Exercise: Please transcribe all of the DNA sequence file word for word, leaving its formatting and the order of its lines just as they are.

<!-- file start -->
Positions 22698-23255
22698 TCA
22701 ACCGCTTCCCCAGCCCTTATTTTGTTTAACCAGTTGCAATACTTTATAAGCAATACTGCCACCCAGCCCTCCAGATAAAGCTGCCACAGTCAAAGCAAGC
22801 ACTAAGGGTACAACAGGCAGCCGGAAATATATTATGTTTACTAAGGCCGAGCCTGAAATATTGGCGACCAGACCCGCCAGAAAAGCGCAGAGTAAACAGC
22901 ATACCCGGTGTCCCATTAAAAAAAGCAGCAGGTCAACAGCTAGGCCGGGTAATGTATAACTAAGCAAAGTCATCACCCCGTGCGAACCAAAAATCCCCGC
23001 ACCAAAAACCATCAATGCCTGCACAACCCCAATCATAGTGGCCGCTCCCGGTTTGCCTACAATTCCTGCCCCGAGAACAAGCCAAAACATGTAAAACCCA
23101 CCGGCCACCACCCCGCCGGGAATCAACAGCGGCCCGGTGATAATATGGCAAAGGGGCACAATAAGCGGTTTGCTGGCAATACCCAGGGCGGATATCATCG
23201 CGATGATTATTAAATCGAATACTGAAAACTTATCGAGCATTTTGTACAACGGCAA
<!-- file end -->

Positions 22698-23255
22698 TCA
22701 ACCGCTTCCCCAGCCCTTATTTTGTTTAACCAGTTGCAATACTTTATAAGCAATACTGCCACCCAGCCCTCCAGATAAAGCTGCCACAGTCAAAGCAAGC
22801 ACTAAGGGTACAACAGGCAGCCGGAAATATATTATGTTTACTAAGGCCGAGCCTGAAATATTGGCGACCAGACCCGCCAGAAAAGCGCAGAGTAAACAGC
22901 ATACCCGGTGTCCCATTAAAAAAAGCAGCAGGTCAACAGCTAGGCCGGGTAATGTATAACTAAGCAAAGTCATCACCCCGTGCGAACCAAAAATCCCCGC
23001 ACCAAAAACCATCAATGCCTGCACAACCCCAATCATAGTGGCCGCTCCCGGTTTGCCTACAATTCCTGCCCCGAGAACAAGCCAAAACATGTAAAACCCA
23101 CCGGCCACCACCCCGCCGGGAATCAACAGCGGCCCGGTGATAATATGGCAAAGGGGCACAATAAGCGGTTTGCTGGCAATACCCAGGGCGGATATCATCG
23201 CGATGATTATTAAATCGAATACTGAAAACTTATCGAGCATTTTGTACAACGGCAA